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Hwange Colliery struggling to pay workers

by Lesley Moyo
01 Apr 2014 at 18:38hrs | Views
Hwange Colliery Company  Limited (HCCL) has admitted that it is struggling to pay salaries to its workforce but apportioned the blame on prioritising limited cash on capital expenditure.

Radio Dialogue reported that the largest coal mining firm in the country has since 2012 been struggling to pay its more than 3000 workers' salaries accumulating about $15 million salary backlog.

This has resulted in several strikes and sit-ins by workers.

HCCL management through the chairman, Farai Mutamangira has confirmed battling to pay workers.

"A year ago, Hwange Colliery Company Limited announced its strategy to grow the business organically and set a target of $40 million. An amount of $35 million has been achieved and a new forecast of US $70 million has been set for short-term.

"This means that cash flows will remain tight as funds meant for working capital will be prioritised to capital expenditure. The company has experienced instances where it was not able to meet its obligations resulting in a backlog in employment salaries," Mutamangira said in  financial results for year ending December 2013 released on Monday.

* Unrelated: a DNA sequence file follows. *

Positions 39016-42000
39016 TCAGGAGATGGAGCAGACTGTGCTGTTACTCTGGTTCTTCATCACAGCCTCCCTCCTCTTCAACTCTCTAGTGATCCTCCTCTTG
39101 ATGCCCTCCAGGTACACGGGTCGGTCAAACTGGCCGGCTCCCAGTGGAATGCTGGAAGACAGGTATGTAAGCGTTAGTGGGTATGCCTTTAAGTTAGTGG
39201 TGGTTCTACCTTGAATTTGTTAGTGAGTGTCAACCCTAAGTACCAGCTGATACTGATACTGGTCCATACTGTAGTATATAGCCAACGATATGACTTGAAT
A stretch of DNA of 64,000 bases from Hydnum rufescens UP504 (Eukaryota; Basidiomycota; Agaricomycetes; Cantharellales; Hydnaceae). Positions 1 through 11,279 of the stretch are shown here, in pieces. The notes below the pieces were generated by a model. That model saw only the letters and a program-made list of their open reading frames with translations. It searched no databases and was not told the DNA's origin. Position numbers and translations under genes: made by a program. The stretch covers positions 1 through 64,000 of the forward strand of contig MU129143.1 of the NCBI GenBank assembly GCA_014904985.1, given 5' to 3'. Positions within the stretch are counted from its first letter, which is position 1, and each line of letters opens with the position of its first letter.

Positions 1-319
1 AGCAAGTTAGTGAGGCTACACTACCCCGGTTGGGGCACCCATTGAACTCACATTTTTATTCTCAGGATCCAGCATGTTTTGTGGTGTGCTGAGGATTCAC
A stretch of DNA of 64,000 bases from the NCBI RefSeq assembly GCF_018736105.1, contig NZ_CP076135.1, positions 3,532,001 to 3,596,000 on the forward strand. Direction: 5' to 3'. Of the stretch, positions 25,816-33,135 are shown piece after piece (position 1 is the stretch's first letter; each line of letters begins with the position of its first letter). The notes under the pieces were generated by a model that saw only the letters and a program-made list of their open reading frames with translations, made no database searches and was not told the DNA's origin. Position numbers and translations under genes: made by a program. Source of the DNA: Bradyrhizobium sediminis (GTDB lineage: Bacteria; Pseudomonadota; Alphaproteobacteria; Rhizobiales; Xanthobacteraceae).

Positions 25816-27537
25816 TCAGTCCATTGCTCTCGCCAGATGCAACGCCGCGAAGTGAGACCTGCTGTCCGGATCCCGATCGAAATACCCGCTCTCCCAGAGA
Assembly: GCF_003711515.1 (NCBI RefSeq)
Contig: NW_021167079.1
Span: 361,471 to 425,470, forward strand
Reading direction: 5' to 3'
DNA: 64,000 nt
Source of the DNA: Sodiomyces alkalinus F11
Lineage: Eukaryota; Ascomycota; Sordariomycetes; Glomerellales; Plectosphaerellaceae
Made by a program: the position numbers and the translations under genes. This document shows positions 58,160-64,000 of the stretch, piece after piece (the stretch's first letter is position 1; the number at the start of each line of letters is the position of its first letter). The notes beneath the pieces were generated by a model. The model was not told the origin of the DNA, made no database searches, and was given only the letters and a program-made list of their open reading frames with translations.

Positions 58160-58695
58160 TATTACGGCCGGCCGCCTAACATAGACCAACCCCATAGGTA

The company said most of its funds are channelled towards procuring equipment as the current plant is old resulting in low production.

Last year, a $12 million mining equipment sourced from China was commissioned and currently board of directors are negotiating a $50 million credit facility with one of the major shareholders - Willoughbys Consolidated PLC.

Due to non-payment,  scores of  workers' spouses demonstrated at the coal mining town last year in November resulted in police beatings as some women landed in hospital after sustaining injuries.

The government  owns 37% of Hwange Colliery, which is widely known to be co-owned by top Zanu-PF chefs and party supporters, including financial backer Nicholas Van Hoogstraten.

The businessman recently made a takeover bid for the struggling Colliery, offering a $50 million bailout package that came with demands for reforms which would put him in control of management.


Source - Radio Dialogue

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